t-mobile super bowl ad equal pay

Why Are People So Upset Over This T-Mobile Super Bowl Commercial Advocating Equality?

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During yesterday’s Super Bowl, T-Mobile dedicated their ad time to the issue of equality. In their commercial, titled “#LittleOnes,” Kerry Washington gives a voice-over pep talk to a group of babies.

As a baby-friendly Nirvana cover plays, the camera pans over the babies and Washington tells them, “Welcome to the world, little ones. Yeah, it’s a lot to take in. But you come with open minds and the instinct that we are equal.”

She continues, “Some people may see your differences and be threatened by them. But you are unstoppable. You’ll love who you want. You’ll demand fair and equal pay. You will not allow where you come from to dictate where you’re going. You will be heard, not dismissed, you will be connected, not alone. Change starts now.” At the end, the words “Are you with us?” appear on the screen.

T-Mobile’s president, John Legere released a statement saying the company originally had a different ad planed, but that when they “took a step back,” they saw that “something remarkable is happening right now. Change is in the air. And, this moment in history calls for something different. Something more impactful. Something more meaningful.”

While I imagine most of us around here were into the combination of Kerry Washington, cute babies, and a demand for equality, a lot of viewers were angered by the ad. Twitter is full of boycott declarations (I wonder how many of those people are actually T-Mobile customers to start with), and criticism over the “political” message being pushed. A lot of football fans are angry that T-Mobile is bringing politics into sports, seeing as it is, as one Twitter user put it, “one area where Americans can come together.”

These people really don’t see the irony in claiming that stating a desire for equality is getting in the way of their “coming together,” do they?

This isn’t the first time T-Mobile has gotten political. They’ve done heavy pushes for net neutrality, and Legere himself has shown public support for LGBTQIA issues and Black Lives Matter. He’s also gotten into some Twitter fights with Donald Trump. T-Mobile reportedly places a lot of importance on diversity and inclusivity within the company.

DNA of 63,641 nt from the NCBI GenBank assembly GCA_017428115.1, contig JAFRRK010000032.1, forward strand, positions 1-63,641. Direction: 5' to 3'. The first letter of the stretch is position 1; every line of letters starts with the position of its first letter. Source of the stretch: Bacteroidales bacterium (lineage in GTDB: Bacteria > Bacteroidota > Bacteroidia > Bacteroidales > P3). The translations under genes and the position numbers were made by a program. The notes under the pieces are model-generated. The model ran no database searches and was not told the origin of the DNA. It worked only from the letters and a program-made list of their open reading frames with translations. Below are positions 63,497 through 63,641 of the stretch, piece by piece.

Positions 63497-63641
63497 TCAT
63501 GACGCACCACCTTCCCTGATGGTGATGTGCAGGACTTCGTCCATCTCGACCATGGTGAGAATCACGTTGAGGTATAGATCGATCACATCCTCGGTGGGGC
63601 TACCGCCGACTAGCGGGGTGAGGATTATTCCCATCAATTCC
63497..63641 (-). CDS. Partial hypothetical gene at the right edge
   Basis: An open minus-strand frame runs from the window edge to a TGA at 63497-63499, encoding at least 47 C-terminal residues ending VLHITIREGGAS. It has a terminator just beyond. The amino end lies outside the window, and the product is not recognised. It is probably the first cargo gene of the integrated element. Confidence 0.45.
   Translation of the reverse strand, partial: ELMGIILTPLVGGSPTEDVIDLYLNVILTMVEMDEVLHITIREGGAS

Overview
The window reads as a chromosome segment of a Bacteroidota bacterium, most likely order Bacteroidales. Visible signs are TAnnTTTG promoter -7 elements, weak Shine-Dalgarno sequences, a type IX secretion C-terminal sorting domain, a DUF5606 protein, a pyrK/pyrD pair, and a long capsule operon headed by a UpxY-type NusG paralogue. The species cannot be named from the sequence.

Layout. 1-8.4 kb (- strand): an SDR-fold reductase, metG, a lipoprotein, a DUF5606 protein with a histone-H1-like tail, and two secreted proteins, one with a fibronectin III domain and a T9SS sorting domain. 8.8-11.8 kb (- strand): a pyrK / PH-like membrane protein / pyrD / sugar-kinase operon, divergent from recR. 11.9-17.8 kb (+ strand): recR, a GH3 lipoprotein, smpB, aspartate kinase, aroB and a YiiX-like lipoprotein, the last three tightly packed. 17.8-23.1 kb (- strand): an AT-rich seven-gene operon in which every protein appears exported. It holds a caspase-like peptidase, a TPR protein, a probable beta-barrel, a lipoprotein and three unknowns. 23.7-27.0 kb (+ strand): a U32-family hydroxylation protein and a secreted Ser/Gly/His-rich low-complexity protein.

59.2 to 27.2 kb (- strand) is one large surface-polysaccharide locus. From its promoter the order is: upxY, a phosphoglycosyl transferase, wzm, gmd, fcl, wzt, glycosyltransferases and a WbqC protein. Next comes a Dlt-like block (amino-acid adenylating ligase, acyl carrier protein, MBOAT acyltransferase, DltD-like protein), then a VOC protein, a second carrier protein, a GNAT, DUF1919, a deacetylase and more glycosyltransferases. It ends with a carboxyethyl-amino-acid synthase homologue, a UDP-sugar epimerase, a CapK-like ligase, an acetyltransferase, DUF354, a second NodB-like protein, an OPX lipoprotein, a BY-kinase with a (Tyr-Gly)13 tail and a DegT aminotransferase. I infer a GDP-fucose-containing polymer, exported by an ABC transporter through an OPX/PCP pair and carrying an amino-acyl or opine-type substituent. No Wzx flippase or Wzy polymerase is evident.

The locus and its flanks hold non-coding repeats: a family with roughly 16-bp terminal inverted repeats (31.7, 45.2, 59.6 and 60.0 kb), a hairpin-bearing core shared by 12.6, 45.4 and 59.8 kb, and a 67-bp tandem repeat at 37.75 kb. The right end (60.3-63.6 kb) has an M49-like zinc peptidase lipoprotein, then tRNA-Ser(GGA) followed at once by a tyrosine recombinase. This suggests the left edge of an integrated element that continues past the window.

But issues like equal pay for women and people of color should not be political. They shouldn’t be partisan. Legere, in fact, is a self-described Republican, and T-Mobile generally makes more contributions to Republican political campaigns than to Democrats. So why is it that so many people see a commercial advocating wage parity and human decency and immediately think “those are liberal issues”?

Nick Drake, the company’s executive vice president of marketing and experience doesn’t think the commercial should be viewed as political, let alone liberal. He told USA Today, “This is not a political message in any way. This is a national message. … (But) I think if you’re going to put out a strong message, you’re always going to open yourselves to some criticism.”

(image: screen cap)

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Vivian Kane
Vivian Kane (she/her) is the Senior News Editor at The Mary Sue, where she's been writing about politics and entertainment (and all the ways in which the two overlap) since the dark days of late 2016. Born in San Francisco and radicalized in Los Angeles, she now lives in Kansas City, Missouri, where she gets to put her MFA to use covering the local theatre scene. She is the co-owner of The Pitch, Kansas City’s alt news and culture magazine, alongside her husband, Brock Wilbur, with whom she also shares many cats.